Gameloft modernizes the oldest known game in history by bringing a version of backgammon to mobile. The game is translated well and the interface is simple, but the time it takes for the computer to make its move, at least on the V551, is too long, which is a noticeable drawback in an otherwise decent game. For this reason, Gameloft Backgammon is merely a good game and not a great one.
Backgammon, the game of kings and Omar Sharif, is played on a board of 24 spaces (called points) that are divided into four sections, with 12 on each half of the board and a divider splitting them down the middle. The objective is to move your pieces (men or checkers) back to your home square, while your opponent does the same. Although you and your opponent sit on opposite sides of the board, and your home quadrants are different, you move your pieces in the same direction, crisscrossing paths as you go. The game is played by rolling two dice, and the result of the roll indicates how many spaces your pieces can travel. You can either move one checker the sum total of the two dice, or move two checkers individually. The trick of the game is to know that whenever a checker is on a space by itself, it's vulnerable to the opposition. Although you cannot physically put your piece on a point that is occupied by two or more of the opponent's checkers, you can land on it if there is merely one checker on that space, which then sends the piece to "the bar," the vertical divider in the middle of the board. With one of your own pieces on the bar, you can move no other piece, so your objective then becomes to get your piece off the bar. But this also means that you're starting from the enemy territory, and you must then bring that checker all the way around the entire board to your home space again. Once all the pieces are in your home space, you can begin moving them off the board, and specific dice rolls will allow you to do that. The strategy of the game is to minimize the risks you take with your pieces and to use your rolls as effectively as possible to get your pieces home quickly and safely.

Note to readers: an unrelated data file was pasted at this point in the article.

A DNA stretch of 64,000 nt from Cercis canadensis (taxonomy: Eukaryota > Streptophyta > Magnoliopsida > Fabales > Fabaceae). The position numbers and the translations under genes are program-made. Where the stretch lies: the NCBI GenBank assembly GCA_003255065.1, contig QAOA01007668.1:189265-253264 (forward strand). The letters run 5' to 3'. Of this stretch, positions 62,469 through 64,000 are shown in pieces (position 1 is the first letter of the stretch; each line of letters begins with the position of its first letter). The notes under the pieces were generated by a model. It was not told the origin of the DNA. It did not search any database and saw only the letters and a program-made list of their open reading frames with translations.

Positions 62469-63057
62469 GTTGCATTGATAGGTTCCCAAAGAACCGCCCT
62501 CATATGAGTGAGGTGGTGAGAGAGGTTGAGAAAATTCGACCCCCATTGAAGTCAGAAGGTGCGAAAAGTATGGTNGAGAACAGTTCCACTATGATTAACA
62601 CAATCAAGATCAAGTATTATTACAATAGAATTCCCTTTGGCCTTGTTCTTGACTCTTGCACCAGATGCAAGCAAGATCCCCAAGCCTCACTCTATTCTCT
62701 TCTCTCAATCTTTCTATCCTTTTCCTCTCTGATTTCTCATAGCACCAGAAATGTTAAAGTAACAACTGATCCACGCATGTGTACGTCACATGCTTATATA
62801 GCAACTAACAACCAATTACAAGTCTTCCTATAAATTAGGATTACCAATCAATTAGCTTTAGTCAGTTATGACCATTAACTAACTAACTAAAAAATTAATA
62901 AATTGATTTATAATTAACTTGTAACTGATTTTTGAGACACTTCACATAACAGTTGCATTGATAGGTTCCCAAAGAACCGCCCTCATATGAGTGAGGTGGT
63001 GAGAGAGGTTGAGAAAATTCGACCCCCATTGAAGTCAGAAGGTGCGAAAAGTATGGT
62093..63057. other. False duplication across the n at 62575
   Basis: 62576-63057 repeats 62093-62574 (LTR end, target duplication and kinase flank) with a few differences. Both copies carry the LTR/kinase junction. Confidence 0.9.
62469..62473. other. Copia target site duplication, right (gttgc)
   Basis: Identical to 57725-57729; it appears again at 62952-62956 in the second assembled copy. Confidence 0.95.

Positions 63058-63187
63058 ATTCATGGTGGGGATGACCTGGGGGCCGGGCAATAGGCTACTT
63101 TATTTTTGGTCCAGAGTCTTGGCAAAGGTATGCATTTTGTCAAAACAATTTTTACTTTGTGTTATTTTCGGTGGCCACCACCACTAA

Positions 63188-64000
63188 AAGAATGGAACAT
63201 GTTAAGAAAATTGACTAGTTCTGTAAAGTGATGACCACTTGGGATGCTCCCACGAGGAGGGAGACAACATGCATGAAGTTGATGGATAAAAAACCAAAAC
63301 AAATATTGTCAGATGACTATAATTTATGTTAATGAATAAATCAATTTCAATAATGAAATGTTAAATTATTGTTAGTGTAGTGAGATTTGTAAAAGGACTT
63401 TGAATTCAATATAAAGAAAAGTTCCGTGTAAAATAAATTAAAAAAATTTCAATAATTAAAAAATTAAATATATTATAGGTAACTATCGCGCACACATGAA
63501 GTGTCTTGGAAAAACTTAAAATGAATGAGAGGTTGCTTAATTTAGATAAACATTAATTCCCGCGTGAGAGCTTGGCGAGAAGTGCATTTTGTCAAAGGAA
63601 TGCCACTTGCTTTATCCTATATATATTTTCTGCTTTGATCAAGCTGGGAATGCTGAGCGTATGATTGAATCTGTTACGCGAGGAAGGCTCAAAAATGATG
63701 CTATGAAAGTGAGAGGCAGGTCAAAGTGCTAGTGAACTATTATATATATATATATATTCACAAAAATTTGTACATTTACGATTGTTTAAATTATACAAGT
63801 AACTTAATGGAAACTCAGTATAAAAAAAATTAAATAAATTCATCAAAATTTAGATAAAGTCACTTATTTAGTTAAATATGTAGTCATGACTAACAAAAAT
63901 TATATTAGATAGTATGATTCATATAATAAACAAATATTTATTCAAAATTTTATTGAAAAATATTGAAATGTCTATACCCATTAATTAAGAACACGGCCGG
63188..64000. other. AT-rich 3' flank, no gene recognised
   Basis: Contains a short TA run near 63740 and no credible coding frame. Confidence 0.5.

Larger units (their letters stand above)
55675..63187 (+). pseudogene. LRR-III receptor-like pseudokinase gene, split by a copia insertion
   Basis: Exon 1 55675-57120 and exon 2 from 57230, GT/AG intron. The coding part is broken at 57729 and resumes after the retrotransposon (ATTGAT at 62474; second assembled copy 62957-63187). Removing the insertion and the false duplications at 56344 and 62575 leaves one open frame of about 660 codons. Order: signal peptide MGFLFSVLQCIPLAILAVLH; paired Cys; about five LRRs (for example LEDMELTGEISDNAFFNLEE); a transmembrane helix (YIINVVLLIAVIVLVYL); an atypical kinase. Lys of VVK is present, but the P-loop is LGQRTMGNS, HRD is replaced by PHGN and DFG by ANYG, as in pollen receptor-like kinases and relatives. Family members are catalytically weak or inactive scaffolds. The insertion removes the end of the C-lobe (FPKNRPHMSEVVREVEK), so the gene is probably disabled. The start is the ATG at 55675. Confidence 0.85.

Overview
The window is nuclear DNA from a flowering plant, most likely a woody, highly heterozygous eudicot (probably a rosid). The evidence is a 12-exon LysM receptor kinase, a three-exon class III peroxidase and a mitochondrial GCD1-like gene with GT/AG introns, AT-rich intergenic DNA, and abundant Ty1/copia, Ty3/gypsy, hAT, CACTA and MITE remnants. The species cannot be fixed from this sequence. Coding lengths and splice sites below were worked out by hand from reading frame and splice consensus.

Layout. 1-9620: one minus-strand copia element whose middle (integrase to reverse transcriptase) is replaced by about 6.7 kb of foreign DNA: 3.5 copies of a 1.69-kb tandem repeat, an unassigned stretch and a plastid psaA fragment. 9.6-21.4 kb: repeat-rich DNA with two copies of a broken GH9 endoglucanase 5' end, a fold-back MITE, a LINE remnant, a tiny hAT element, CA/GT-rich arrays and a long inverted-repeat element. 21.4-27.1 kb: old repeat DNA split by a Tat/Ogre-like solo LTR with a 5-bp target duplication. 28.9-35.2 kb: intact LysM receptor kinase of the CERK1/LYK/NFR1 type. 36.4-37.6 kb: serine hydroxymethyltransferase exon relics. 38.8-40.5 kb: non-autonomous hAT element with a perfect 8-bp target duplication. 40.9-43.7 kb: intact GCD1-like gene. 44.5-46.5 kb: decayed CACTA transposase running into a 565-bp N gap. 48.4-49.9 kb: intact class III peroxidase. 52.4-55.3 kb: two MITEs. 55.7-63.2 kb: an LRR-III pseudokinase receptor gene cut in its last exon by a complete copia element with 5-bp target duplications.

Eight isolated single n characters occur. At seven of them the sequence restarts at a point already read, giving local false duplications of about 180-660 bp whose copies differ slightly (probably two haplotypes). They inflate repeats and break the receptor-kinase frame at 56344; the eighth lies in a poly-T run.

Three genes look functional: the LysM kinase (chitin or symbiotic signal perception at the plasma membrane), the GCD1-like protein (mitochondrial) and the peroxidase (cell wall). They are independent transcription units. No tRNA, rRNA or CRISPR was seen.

Gameloft Backgammon offers several different versions of the traditional game, which can be played either one match at a time, in a tournament, or via two players in pass-and-play. The gameplay is identical in all of these modes, with the only exception being the type of opponent or how many games you're playing at one time. Points are allocated for sending your opponent's pieces to the bar and for how many pieces are left on the board when one person wins. The only sound is a catchy, albeit somewhat generic, little jingle. It's disappointing that there isn't more to the sound, although it isn't critical to playing backgammon. While the game looks good on the V551, we noticed that the computer player often takes quite a bit of time to plan its next move. This doesn't heighten the suspense of the game, only the boredom. There are a few moves you can even make on any given roll, so it shouldn't take the computer as long to plan its route as it would in a chess game, for example. This kicks the pacing down a little bit, which is unfortunate, because it drags out the game much longer than it should. This flaw aside, you can still play a good game of backgammon on your phone, which is ultimately all that matters.